The President's Toast at a Dinner Honoring Prime Minister Lee
Prime Minister and Mrs. Lee, Mr. Secretary of State, Mr. Secretary of Defense, distinguished guests, ladies and gentlemen:
Our guest this evening represents a very small nation--whose influence in the world belies its size.
He represents a new nation whose people are endowed with 4,000 years of Chinese civilization.
He is, as you observe, a young man. But he has already earned a formidable reputation as a lawyer, thinker, legislator, and party leader; as the architect of his nation's future; as a spokesman for his new generation in a New Asia.
He also has earned another reputation. He presently is rated as the best golfer among all the prime ministers and presidents of the world. It takes nothing from his skill if I add--by way of personal testimony--that the competition in that league leaves something to be desired.
In short, Prime Minister Lee is what Asian philosophy would call a "superior man"-a man who is not confined to an ivory tower--who combines thought and action in a full and devoted life of public service.
Confucius himself set that pattern. He was once asked to define wisdom, and he answered, "It is to attend to the welfare of the people."
Our guest has attended to his people's welfare. It was not easy. In so doing, he fought the people's battles for 12 long, hard years and brought them the only victories worth taking from any battlefield.
--So Singapore tonight enjoys the second highest living standard in all of Asia.
--A new housing unit is built every 45 minutes.
--An ambitious welfare program embraces new schools and community centers.
--A pioneering educational television system has just been launched. From that we expect to learn much ourselves.
--The different races of Singapore have found brotherhood and nationhood in shared achievement. They are proud of themselves and most of all, they are proud of their government. And they should be.
--Prime Minister Lee's administration is one of the most honest, efficient, and successful in Asia. What Singapore has accomplished can be done, we think, by almost any nation on earth--that is, if its people have the will to achieve what their dreams demand.
Singapore has yet to realize all of its dreams. But it has put nightmare behind. Our guest summed it up just a few weeks ago in a speech he made in England when he said:
"We are one of a few places in Asia where there are no beggars, where nobody, old or young, dies of neglect or starvation. They are modest achievements but nonetheless precious to us."
Then the Prime Minister looked a little farther into "the different world of the 1970's" as he expressed it. He voiced the central hope--and I quote from him now-that "American patience and prudence in Vietnam could leave us in peace, to improve on the small advances we have made to civilized living in a turbulent part of the world."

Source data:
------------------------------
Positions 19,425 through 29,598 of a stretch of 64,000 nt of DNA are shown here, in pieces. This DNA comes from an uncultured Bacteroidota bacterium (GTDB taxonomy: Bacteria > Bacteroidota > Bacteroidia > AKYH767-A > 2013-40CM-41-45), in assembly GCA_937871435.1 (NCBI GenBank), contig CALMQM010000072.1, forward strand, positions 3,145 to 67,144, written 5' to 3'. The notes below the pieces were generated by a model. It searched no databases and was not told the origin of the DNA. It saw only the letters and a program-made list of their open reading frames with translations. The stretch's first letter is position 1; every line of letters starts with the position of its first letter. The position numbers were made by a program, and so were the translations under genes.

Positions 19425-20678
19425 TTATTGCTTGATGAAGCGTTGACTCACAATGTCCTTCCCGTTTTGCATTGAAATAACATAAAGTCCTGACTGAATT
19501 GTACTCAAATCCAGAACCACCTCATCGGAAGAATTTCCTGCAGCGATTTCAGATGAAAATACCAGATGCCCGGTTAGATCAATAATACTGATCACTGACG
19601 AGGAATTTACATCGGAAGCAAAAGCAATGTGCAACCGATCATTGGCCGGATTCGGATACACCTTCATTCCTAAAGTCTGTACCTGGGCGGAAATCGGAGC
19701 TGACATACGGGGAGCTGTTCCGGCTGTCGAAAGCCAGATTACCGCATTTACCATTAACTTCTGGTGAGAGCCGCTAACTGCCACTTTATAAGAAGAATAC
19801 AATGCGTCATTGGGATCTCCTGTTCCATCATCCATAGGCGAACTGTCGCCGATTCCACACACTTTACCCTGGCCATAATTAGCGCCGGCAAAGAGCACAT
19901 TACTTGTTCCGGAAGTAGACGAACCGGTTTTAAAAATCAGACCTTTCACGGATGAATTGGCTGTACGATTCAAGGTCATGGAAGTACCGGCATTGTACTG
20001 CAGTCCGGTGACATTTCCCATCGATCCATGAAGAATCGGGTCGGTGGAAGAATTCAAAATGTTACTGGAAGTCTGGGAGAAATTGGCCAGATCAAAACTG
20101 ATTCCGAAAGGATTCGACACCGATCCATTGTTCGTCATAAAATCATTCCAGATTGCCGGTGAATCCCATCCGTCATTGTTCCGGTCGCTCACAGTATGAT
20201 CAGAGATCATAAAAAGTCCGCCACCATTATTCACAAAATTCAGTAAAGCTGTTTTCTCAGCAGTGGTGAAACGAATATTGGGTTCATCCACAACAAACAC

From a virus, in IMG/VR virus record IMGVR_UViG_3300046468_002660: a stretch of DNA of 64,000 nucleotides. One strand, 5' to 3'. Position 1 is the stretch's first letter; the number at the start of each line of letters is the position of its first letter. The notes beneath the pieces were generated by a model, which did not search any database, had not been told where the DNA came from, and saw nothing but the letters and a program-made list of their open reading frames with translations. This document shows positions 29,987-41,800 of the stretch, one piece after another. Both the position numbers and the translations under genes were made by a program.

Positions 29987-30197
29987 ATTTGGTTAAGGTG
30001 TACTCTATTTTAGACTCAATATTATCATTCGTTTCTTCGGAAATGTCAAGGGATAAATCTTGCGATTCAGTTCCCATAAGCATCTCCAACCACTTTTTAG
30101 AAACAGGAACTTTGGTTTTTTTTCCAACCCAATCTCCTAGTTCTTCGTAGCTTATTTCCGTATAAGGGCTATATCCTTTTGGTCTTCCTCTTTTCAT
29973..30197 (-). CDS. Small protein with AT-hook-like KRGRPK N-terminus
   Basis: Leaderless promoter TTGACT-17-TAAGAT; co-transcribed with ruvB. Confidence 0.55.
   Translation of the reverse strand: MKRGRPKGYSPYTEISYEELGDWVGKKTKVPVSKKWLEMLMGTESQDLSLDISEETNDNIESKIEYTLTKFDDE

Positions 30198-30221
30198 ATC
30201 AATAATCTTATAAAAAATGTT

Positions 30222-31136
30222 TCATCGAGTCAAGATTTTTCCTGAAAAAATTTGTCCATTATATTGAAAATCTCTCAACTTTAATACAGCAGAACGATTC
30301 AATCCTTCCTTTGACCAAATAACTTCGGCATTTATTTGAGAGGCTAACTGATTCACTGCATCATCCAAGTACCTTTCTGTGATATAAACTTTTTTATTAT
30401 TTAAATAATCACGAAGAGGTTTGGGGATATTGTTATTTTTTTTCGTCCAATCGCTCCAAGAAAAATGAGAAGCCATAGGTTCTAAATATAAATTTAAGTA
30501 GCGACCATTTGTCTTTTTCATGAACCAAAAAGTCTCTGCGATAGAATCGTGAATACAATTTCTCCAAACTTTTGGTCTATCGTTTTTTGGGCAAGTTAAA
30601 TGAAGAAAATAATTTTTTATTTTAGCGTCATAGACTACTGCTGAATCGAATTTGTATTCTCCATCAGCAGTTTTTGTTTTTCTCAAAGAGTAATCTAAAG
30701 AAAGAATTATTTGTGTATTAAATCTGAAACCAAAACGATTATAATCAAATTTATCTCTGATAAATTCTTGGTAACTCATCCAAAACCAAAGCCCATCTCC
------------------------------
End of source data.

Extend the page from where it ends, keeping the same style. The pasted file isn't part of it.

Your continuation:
This morning, here on the White House lawn, after we had greeted him, he repeated his convictions and his hopes. He said--and I quote--that only "patience and prudence, resolution and restraint will see the world through." And he put a question then to our people in America. He said: "Do enough Americans believe that their progeny will inherit this brave new world that they have built, unless they make the effort now?"
Well, that is the vital question that concerns us. Part of the answer is being given tonight by our brave men in Vietnam. Ann other part lies in the hearts of our people here at home.
I believe I know the answer and I think I can tell you that answer is "yes." America has the resolution, I believe, and it has the restraint to see this struggle through in Vietnam.
I cannot put it more clearly or with more confidence. Mr. Prime Minister, you have a phrase in your part of the world that puts our determination very well, I think. You call it "riding the tiger." You rode the tiger. We shall.
Mr. Prime Minister, we are friends of today's free Asia. We so much want it to flourish. We offer it the hand of friendship, of partnership, and--we hope--of peace.
We are fighting tonight to secure the future of the new Asia. For its future--free, independent, increasingly prosperous--will play a very large part in our own future. Our interest and our friendship in Asia will remain long after the guns have fallen silent. That is our promise to you; that is our promise to ourselves. No aggressor is ever going to break it. No nearsighted critic can obscure it.
We rest our welcome to you tonight, sir, on that pledge of our enduring purpose and responsibility.
So to those few guests here this evening, I ask you to join me in a toast to a bright symbol of the common future his Excellency, the Prime Minister of the Republic of Singapore and his gracious wife.
Note: The President proposed the toast at 10:04 p.m. at a dinner in the Family Dining Room at the White House. In his opening words he referred to Prime Minister and Mrs. Lee Kuan Yew of Singapore, Secretary of State Dean Rusk, and Secretary of Defense Robert S. McNamara.
As printed above, this item follows the text released by the White House Press Office.
Lyndon B. Johnson, The President's Toast at a Dinner Honoring Prime Minister Lee Online by Gerhard Peters and John T. Woolley, The American Presidency Project https://www.presidency.ucsb.edu/node/237374